Young soloists noteworthy in Academy's Soka visit

Inon Barnatan, Alisa Weilerstein, Academy of St Martin in the Fields
The OC Register

Review: Alisa Weilerstein and Inon Barnatan perform with the popular orchestra.

By Timothy Mangan

The Academy of St. Martin in the Fields, a nearly annual visitor to Orange County, showed up once again Sunday afternoon – this time, for the first time, at the Soka Performing Arts Center in Aliso Viejo. The flexibly sized ensemble arrived with 26 players, no conductor, and two young and notable soloists. The musical slate was interesting, if not particularly daring.

Though this orchestra sometimes performs with a conductor, it was founded, in 1958, as an ensemble-without-conductor and continues to perform in this manner often. Concertmaster Andrew Haveron was the ostensible leader, but he didn't have to do much with this tight-knit group, and others contributed visual cues, now and then, to ensemble cohesion as well. The Academy gels like a large string quartet.

But there can be a downside to performing without a conductor. A conductor serves as a center of gravity in a performance, coaxing, urging, distilling and personifying an interpretation, his own. A group of musicians without a conductor merely agrees upon an interpretation; the result can be faceless, or underjuiced.

This wasn't much of a problem for most of the program Sunday, but one missed a central unifying figure in the closing work, Haydn's "Farewell" Symphony. It was a polished reading, as usual with this orchestra, but it was also on the polite side. This is one of the composer's "Sturm und Drang" symphonies, filled with driving rhythms, blunt contrasts and angst. It ends with the players leaving the stage one by one as their parts finish, in what is perhaps classical music's only composed labor dispute. (Prince Esterhazy was keeping Haydn's orchestra for an extended period at his summer estate that year; the musicians wanted to go back to Vienna.)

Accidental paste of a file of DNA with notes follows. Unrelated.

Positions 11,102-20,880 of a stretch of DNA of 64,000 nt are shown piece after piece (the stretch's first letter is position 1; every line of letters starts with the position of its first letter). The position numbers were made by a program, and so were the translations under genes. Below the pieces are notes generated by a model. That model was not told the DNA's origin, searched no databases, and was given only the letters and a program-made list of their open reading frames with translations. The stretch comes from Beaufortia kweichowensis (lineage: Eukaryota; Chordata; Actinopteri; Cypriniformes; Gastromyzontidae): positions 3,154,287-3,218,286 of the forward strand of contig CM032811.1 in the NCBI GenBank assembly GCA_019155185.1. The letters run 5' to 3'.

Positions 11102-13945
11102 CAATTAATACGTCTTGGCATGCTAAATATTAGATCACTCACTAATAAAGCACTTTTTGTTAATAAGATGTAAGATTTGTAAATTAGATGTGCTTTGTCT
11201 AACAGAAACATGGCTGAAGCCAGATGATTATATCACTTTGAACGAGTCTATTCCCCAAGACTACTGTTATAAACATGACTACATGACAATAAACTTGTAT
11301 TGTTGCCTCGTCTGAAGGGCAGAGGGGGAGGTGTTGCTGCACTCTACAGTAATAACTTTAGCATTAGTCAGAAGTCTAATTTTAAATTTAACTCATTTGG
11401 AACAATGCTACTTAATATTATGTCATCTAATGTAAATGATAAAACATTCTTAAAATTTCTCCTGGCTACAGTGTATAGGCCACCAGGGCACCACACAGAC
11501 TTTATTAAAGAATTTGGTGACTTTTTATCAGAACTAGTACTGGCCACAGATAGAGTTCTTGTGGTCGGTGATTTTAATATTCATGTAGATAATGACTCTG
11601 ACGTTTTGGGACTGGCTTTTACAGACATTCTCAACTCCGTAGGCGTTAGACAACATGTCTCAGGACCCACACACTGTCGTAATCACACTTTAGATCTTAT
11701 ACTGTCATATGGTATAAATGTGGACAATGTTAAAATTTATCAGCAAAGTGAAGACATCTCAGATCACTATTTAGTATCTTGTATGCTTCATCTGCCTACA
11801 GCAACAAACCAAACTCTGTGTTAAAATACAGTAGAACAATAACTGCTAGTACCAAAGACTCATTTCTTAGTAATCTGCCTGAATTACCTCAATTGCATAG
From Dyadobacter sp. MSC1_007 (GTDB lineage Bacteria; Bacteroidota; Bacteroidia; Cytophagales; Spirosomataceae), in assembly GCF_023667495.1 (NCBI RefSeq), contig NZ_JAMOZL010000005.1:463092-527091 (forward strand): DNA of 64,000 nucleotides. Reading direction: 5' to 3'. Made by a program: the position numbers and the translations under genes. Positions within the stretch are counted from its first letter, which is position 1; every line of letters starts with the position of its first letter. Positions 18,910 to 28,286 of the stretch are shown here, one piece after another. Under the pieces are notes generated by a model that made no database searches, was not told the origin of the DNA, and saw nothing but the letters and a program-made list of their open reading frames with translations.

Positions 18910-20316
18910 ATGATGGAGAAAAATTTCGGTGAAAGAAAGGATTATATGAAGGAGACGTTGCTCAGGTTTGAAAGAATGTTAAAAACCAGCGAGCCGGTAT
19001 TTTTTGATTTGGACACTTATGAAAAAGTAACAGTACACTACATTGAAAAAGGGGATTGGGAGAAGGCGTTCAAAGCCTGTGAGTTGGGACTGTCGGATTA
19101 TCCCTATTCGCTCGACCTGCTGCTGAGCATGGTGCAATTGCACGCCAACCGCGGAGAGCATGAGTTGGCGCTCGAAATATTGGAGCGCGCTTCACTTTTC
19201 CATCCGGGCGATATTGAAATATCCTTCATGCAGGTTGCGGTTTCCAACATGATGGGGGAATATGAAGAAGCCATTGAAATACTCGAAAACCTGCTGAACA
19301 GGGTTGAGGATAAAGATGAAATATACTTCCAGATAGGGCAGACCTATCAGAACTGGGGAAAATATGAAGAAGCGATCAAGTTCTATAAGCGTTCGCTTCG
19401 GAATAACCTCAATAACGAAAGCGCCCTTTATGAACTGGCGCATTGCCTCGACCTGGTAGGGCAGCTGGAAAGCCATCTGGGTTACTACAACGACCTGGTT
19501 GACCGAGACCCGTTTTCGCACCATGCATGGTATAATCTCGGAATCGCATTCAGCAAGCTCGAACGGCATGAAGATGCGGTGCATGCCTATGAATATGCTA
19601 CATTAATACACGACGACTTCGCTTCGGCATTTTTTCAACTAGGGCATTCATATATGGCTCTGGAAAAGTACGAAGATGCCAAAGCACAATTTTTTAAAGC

At any rate, the Academy's performance was not without expression, it was just a little too well-behaved, fleet rather than ominous, sleek rather than rugged and gritty. The ending was pulled off nicely, though, to the delight of the audience.

The absence of a conductor proved no problem in the opening work, Britten's "Variations on a Theme of Frank Bridge." This playful and moody piece takes its concise theme through a variety of styles – including Italian aria, Viennese waltz, moto perpetuo and funeral march – and the Academy went to town with it, not only probing its dark and pungent emotional cues but vaulting spiritedly over its virtuoso hurdles.

Alisa Weilerstein, in her second Orange County appearance this season, joined the group for Haydn's early Cello Concerto in C. Her big, luxurious and burnished sound might not seem the perfect match for this often dainty, rococo concerto, but she kept her expressiveness nimble and her attacks pointed. The music stayed on its toes. In the slow movement, she nudged the melody gently, and in the finale she charged impressively through the whiz-bang.

Pianist Inon Barnatan turned in the most enjoyable performance of the afternoon, though, in Bach's Harpsichord Concerto in D minor. The Israeli-born musician, known for championing new music, threw himself into the work with compelling ebullience, like a jazz musician jamming with friends. He made no attempt to suppress or articulate the piano in imitation of a harpsichord, or at baroque prettifications. His playing was firm, smooth and headlong, the rhythm lively and athletic. In the outer movements, his inflections were playful, spontaneous sounding, and he knew when to lighten up or press the music forward. The slow movement had a reserved melancholy.

It was a confident and intelligent performance. Inon Barnatan – remember the name.